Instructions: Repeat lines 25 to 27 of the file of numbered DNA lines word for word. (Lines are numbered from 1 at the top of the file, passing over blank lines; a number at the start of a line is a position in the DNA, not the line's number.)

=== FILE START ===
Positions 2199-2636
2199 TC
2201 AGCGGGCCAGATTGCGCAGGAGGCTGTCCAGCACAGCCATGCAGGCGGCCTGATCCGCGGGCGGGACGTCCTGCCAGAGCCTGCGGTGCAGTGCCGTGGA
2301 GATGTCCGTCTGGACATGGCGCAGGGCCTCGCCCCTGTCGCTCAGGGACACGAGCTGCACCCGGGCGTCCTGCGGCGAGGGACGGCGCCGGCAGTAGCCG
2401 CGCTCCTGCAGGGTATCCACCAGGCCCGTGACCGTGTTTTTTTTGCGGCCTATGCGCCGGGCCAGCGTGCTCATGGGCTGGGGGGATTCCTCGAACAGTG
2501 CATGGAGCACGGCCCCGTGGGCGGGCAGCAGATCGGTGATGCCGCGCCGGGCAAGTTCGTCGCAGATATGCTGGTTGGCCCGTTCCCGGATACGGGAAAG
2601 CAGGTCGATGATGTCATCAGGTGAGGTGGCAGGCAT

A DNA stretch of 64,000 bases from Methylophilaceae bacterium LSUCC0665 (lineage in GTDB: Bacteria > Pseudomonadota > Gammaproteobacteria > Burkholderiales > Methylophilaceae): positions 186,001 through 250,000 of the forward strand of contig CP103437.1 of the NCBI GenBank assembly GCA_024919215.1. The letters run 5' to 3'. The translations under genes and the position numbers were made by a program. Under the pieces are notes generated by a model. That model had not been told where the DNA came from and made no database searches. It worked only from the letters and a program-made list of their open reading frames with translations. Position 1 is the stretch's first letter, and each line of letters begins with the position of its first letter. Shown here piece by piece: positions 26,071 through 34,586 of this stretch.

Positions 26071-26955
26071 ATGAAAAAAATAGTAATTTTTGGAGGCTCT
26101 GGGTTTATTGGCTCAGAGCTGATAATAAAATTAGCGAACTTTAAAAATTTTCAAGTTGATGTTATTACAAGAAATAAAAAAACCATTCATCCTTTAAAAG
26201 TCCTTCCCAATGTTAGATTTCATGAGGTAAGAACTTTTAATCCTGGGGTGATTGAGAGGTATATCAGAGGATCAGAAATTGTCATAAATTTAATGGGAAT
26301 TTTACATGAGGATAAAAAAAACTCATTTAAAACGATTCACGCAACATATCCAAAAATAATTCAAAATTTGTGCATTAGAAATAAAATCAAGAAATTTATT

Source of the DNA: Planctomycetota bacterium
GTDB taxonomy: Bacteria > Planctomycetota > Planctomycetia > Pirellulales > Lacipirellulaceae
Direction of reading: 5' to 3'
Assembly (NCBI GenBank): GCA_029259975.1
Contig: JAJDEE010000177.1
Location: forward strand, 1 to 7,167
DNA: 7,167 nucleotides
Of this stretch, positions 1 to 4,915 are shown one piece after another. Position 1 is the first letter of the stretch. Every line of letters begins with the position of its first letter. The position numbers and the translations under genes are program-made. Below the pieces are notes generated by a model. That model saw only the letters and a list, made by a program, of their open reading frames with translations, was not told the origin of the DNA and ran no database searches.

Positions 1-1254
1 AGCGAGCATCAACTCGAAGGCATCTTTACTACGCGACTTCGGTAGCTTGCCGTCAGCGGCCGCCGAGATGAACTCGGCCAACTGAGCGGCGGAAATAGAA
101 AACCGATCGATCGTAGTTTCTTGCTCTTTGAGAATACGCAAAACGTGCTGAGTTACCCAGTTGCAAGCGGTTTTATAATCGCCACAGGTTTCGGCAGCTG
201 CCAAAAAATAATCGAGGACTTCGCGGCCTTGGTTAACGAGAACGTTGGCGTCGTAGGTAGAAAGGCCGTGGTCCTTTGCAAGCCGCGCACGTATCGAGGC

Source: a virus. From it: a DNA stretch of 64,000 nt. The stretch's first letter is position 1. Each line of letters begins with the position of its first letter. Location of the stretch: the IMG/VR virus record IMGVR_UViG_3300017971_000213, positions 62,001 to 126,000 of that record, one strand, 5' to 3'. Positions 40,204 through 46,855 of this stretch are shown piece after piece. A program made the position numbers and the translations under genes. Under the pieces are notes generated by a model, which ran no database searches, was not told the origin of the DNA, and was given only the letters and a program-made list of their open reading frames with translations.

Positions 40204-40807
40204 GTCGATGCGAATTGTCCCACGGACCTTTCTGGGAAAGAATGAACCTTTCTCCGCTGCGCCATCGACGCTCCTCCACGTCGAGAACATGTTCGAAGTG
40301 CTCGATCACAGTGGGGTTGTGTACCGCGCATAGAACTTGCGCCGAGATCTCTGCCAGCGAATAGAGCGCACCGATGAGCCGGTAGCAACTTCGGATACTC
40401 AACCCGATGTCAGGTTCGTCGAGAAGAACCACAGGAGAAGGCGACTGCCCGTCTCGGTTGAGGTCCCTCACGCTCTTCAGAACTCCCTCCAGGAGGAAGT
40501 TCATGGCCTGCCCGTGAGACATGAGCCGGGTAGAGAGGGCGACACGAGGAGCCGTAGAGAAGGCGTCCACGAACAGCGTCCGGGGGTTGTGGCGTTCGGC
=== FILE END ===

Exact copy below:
201 CCAAAAAATAATCGAGGACTTCGCGGCCTTGGTTAACGAGAACGTTGGCGTCGTAGGTAGAAAGGCCGTGGTCCTTTGCAAGCCGCGCACGTATCGAGGC

Source: a virus. From it: a DNA stretch of 64,000 nt. The stretch's first letter is position 1. Each line of letters begins with the position of its first letter. Location of the stretch: the IMG/VR virus record IMGVR_UViG_3300017971_000213, positions 62,001 to 126,000 of that record, one strand, 5' to 3'. Positions 40,204 through 46,855 of this stretch are shown piece after piece. A program made the position numbers and the translations under genes. Under the pieces are notes generated by a model, which ran no database searches, was not told the origin of the DNA, and was given only the letters and a program-made list of their open reading frames with translations.

Positions 40204-40807